Having spent time around them for a week we noticed that through all the chaos and grandeur of the ceremony they had found a sense of deep internal strength and calm. Like they were ready.


    Bineeta walks onto stage behind the other diksharthis on the first morning of the ceremonies. The audience settle in for what is going to be a week of extravagant celebration, pomp and show.

    Bineeta has her hair blow-dried by her sister, Anjali, as she gets ready for the evening ceremonies with some of the other women diksharthis. As she stands over her sister, almost protectively, she tells us that she’s a fashion student and has designed all Binita’s outfits for the diksha.


    Neha waits silently for the make up artist to start on her. There’s a lot of fussing and discussion over her getting ready and she seems excited about having a say in choosing the colours that are painted on to her face.


    As the girls are getting ready the atmosphere in the room is abuzz, with mothers, sisters and aunts flitting around them, adding extra touches and chattering. The girls seem to enjoy the attention and shimmer, choosing the right shade of eye-shadow and having their hair styled.

    Neha twirls in her skirt to see how much it can flare up and we’re struck by how young and full of life she is, and by everything that she’s giving up.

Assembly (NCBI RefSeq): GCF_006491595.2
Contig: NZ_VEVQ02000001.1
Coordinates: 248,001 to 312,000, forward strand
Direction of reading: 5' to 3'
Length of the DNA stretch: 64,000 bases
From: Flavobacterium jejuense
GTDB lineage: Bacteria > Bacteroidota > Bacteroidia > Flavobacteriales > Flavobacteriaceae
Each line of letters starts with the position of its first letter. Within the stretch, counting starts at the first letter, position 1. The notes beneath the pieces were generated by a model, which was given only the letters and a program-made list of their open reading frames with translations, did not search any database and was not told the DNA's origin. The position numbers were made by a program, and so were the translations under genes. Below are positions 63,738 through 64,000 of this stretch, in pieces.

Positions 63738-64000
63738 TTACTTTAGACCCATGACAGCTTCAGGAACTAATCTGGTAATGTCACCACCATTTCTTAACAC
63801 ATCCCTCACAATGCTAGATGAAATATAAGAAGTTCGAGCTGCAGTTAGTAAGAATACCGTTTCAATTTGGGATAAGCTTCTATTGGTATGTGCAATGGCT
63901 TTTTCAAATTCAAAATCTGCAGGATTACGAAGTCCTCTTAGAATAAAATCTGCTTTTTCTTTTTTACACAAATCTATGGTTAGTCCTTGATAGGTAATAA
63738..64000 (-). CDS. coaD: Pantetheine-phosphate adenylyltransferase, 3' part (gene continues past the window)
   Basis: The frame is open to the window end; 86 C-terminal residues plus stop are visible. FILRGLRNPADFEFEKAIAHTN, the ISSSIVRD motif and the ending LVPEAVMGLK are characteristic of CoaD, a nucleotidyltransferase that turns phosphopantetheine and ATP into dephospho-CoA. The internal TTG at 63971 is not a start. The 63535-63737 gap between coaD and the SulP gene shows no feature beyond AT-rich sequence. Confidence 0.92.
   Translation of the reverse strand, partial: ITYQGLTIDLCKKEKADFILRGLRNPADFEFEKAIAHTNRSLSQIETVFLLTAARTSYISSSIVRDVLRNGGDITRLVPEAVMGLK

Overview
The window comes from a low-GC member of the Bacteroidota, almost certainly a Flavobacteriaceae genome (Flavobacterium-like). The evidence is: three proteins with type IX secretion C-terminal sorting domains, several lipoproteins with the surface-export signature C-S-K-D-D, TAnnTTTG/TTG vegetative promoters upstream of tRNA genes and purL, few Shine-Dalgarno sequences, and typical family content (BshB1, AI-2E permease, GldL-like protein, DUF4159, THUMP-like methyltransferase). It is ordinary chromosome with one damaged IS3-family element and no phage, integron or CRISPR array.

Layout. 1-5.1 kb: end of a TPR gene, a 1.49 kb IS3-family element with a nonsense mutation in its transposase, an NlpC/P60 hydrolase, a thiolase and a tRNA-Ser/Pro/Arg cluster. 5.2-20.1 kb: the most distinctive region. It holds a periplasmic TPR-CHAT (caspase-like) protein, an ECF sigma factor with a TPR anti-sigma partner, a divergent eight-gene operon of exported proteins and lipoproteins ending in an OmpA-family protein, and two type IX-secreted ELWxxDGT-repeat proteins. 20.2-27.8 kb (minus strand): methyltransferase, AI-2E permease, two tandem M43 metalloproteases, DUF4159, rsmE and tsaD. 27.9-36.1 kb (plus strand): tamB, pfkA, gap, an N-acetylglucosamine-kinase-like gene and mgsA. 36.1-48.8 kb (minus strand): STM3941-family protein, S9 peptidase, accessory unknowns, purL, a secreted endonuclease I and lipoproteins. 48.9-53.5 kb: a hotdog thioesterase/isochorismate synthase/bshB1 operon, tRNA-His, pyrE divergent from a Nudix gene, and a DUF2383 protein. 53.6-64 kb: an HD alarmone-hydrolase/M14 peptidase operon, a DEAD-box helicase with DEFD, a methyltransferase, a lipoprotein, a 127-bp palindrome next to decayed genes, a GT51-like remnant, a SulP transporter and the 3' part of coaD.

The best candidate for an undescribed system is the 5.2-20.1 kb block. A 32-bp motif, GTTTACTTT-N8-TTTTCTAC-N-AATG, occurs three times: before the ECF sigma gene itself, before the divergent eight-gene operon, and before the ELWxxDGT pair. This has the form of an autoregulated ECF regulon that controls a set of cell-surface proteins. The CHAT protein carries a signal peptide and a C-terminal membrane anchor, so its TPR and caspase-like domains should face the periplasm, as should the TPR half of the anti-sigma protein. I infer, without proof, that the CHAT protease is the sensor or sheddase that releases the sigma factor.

Neha’s hair gets a final flourish. Soon, in the mundan ceremony, she will have her head tonsured. Once she becomes a nun, she can no longer have long hair for the rest of her life.


    We tell Binita that she’s looking like a princess. She smiles at us with her eyes still closed and says “Not for long”.


    The make-up artist works on the final touches on Bineeta’s face. She gently asked a few times whether she needs to have so much on and was told that the next week of finery would make up for her entire life of austerity.

    Bineeta in the ceremonial procession known as the varghoda, surrounded by her family. Below, the crowds scramble and even get violent in an attempt to grab the smallest scrap thrown down by the diksharthis.


    Having sat through the varghoda for hours in the morning sun, Bineeta is brought immediately back to the venue with the other diksharthis.

    Exhausted and weighed down by her heavy clothes, she tries to get up to go to the bathroom. Before she can even get to her feet, she is pulled back by other attendees, who don’t let her leave.